• [H2] Animal vs. plant proteins: what’s the difference?
    • [H2] What should I do if I follow a plant-based diet?

    Your H2s will naturally lead to sub-points, which you could simply include as body text or H3s if necessary.

    There you go: that’s the structure of your article, all planned out! Now, you’re just left with the introduction and conclusion. Here are two tips:

    • The goal of your intro is to “hook” your audience into finishing your entire article. So, keep it interesting.
    • Find a way to (naturally) weave in your CTA to your conclusion. It’s important to plan this before you flesh out your article. Do not abruptly go, “Yo, by the way, buy my product here.” I mean, you could, but it wouldn’t be very effective.

    #3: Source and analyze the latest research on the topic

    What is the one thing articles about health absolutely need to be to win over the hearts of your savvy, increasingly smart audience? Evidence-based.

    That means you need to research and source the latest, highest-quality scientific literature available to back up any claims in your article. But with so many studies out there, how will you ever distinguish between the good and the bad?

    Ask yourself these questions:

    • Where does it stand on the evidence pyramid? The closer to the “top” of the pyramid, the more you can trust its takeaways.
    • Where is it published? Is it in a credible scientific journal or a “predatory” journal?
    • Who funded the research? Imagine if a beauty company funded a study that ultimately supported the efficacy of their products — wouldn’t you be skeptical of the results?

    Evidence pyramid with highest quality of evidence at the top.

    #4: Remember: evidence-based, not “boring textbook”

    Just because your articles about health must be grounded in credible science doesn’t mean they have to read like an organic chemistry textbook (*shudder*).

    So, take the time to distill the essence of all those studies and translate them into plain, easy-to-understand language. Avoid scientific jargon whenever possible. And if jargon is necessary, explain what those terms mean to your audience (yes, in simple terms).

    How would you know when it’s “simple enough”? Here are two tips:

    1. Pass your text through a free readability tool (my favorite is the Hemingway Editor). Ideally, you should aim for your article to score at a Flesh Kincaid grade level of 8 and below. This means your text is readable by roughly 85% of the public.
    2. “Simple” doesn’t mean “dumbed-down language” that’ll make your audience feel like you think they’re stupid. Instead, it simply means clear, accessible language. Granted, it’s a tight line to straddle, so if you’re unsure which side you fall on … send your draft to a trusted third party (e.g., a friend or loved one) who’ll provide constructive feedback.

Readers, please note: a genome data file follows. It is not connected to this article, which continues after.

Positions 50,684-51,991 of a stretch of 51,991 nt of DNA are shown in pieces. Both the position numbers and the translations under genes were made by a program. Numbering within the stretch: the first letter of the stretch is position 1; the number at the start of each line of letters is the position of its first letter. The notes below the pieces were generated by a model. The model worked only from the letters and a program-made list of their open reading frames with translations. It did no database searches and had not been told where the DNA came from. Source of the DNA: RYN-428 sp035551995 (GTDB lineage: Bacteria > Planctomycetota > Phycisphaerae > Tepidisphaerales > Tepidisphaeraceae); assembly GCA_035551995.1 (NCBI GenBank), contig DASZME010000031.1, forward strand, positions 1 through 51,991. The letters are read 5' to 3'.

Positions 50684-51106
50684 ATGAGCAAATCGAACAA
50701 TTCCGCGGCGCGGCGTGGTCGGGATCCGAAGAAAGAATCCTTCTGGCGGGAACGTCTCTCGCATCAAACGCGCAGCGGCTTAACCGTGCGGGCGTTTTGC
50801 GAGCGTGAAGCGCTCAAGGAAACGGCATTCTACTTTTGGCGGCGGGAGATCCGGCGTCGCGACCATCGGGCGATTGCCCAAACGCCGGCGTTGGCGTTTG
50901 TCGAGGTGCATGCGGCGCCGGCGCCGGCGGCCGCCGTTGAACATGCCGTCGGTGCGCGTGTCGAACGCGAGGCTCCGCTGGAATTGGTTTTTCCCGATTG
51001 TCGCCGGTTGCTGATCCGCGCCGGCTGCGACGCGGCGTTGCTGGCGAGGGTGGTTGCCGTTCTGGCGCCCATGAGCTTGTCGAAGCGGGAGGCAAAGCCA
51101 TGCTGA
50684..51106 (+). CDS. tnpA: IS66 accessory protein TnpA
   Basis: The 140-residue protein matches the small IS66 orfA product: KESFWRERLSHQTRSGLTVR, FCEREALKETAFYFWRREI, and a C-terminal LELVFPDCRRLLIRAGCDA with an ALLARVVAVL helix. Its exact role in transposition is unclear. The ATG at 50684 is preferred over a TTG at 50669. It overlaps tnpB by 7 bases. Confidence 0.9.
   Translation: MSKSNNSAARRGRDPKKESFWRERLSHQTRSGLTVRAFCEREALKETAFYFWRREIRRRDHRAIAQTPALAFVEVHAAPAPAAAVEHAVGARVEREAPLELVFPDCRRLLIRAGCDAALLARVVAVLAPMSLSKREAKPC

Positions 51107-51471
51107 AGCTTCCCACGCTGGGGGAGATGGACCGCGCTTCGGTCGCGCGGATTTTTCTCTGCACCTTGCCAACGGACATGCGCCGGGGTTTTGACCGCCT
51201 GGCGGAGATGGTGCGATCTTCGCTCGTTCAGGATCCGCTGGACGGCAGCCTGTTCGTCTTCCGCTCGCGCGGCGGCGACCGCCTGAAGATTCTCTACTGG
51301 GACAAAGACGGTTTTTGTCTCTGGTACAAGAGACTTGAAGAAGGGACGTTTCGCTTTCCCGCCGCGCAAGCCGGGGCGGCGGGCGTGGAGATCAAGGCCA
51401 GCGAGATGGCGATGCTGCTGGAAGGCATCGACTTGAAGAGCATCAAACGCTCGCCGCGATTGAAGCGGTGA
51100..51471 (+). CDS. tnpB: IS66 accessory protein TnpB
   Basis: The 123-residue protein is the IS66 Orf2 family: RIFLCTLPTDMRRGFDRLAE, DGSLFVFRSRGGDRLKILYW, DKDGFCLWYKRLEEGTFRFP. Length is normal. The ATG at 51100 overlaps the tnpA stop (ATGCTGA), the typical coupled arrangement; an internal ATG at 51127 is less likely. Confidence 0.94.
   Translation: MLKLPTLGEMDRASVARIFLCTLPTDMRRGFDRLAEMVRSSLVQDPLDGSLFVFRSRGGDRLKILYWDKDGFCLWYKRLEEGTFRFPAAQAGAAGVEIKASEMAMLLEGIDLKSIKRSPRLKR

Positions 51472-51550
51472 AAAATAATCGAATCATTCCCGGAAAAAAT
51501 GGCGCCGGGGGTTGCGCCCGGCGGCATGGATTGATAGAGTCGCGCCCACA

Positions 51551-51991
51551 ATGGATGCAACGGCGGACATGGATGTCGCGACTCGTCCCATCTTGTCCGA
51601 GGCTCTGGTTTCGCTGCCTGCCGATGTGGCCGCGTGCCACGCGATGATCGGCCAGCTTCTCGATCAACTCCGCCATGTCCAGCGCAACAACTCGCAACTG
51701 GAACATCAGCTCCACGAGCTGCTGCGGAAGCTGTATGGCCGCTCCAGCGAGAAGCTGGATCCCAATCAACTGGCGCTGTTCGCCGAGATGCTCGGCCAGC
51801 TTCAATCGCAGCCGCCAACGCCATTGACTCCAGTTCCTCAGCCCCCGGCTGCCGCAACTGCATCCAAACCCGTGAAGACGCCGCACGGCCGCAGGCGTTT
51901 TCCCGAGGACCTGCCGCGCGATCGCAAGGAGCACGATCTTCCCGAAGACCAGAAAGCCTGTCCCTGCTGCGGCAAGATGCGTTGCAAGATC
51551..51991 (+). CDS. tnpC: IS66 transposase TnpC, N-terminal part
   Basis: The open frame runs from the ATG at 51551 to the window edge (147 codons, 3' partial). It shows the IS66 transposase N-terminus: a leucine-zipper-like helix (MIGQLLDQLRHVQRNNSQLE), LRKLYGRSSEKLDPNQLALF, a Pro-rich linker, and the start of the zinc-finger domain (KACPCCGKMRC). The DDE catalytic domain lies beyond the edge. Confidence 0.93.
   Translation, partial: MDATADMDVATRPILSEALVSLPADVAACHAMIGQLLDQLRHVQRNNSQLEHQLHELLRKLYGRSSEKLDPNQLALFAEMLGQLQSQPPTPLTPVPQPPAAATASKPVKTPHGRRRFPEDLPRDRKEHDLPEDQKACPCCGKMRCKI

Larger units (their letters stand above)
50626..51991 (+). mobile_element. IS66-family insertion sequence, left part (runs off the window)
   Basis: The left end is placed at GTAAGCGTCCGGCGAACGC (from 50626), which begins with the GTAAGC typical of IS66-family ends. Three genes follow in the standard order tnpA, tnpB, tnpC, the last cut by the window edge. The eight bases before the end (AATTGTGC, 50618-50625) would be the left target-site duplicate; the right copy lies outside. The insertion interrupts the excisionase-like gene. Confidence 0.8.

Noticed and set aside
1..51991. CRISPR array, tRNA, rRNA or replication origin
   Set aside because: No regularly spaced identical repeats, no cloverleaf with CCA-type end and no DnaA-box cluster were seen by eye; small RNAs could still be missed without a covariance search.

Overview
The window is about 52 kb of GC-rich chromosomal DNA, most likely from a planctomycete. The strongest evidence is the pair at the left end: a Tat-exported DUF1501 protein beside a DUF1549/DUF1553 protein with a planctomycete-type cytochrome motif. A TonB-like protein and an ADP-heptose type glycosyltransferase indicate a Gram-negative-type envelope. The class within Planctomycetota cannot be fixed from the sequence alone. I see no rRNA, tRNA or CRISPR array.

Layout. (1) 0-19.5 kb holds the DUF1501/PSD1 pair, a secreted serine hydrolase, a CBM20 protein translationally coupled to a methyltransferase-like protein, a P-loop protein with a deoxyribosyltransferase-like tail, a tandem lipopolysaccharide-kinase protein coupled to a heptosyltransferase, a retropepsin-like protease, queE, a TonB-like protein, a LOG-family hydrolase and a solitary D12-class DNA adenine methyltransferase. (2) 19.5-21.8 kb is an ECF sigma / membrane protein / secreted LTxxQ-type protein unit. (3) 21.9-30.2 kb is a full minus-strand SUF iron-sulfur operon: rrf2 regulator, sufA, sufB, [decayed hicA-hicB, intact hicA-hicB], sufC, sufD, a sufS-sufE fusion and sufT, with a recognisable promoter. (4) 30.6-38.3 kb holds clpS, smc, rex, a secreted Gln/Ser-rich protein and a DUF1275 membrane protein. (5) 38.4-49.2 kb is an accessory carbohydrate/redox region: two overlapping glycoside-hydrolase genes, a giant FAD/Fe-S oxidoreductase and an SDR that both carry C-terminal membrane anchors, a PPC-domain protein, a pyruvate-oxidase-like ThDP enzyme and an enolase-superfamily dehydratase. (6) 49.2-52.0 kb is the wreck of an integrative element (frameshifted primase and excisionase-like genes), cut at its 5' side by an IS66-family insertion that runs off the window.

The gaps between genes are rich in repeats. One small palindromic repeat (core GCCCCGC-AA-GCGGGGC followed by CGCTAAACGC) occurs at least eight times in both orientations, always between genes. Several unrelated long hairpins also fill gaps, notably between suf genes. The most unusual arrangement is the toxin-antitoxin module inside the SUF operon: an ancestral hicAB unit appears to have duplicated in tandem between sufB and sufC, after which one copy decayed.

#5: Clean up your ugly first draft  

    You should have done a whole lot of writing at this stage.

    Don’t worry if your article still doesn’t look or sound quite right yet — it’s perfectly normal. Expecting your writing to “gel” on the first draft is like expecting your chicken wings to taste right as soon as you’ve poured the marinate over; they must sit for a while more!

    In fact, reality check: first drafts are almost always ugly. But here’s the thing: only when you get all the words out can you begin refining them.

    And, as you’ll soon find out, the process of editing and rewriting is truly where all the magic happens. So, go back to your draft with fresh eyes, and comb it for:

    • Clarity
    • Flow
    • Tone
    • Scientific accuracy
    • Readability

    TL; DR: go through these five steps when writing articles about health  

    1. Get clear about your goal (Who are you writing for? What do you want them to do at the end of the article?)
    2. Come up with an outline
    3. Source and analyze the latest, highest-quality research available on the topic
    4. Translate scientific findings into plain, easy-to-understand language
    5. Complete your ugly first draft, then refine it

    Wow, OK, that sounds like … a lot

    All that sounds good. But let’s be real for a second. As a business owner, you already have so much (some would say too much) on your plate.

    Between networking for publicity, replying to customers’ emails, and working on your Next Big Thing, eking out a couple of hours from your barely-any-breather-space schedule … yeah, impossible.

    Plus, even if you managed to cobble together the time needed to work on articles about health, there’s also the enjoyment factor to think about. Maybe the thought of:

    • Wading through and making sense of studies, plus
    • Writing in general

     … makes you want to throw up a little.

    Not having the time or interest to work on articles about health shouldn’t stop you from reaping the benefits.

    Peachy Tuesdays’ Blog Writing package takes the whole process of writing articles about health off your hands.

    That’s everything from content ideation to ugly first drafts to finished, SEO-optimized masterpieces — so you can focus on the most enjoyable and important aspects of your business. 

    Ah, *sigh of relief*.

    Back to blog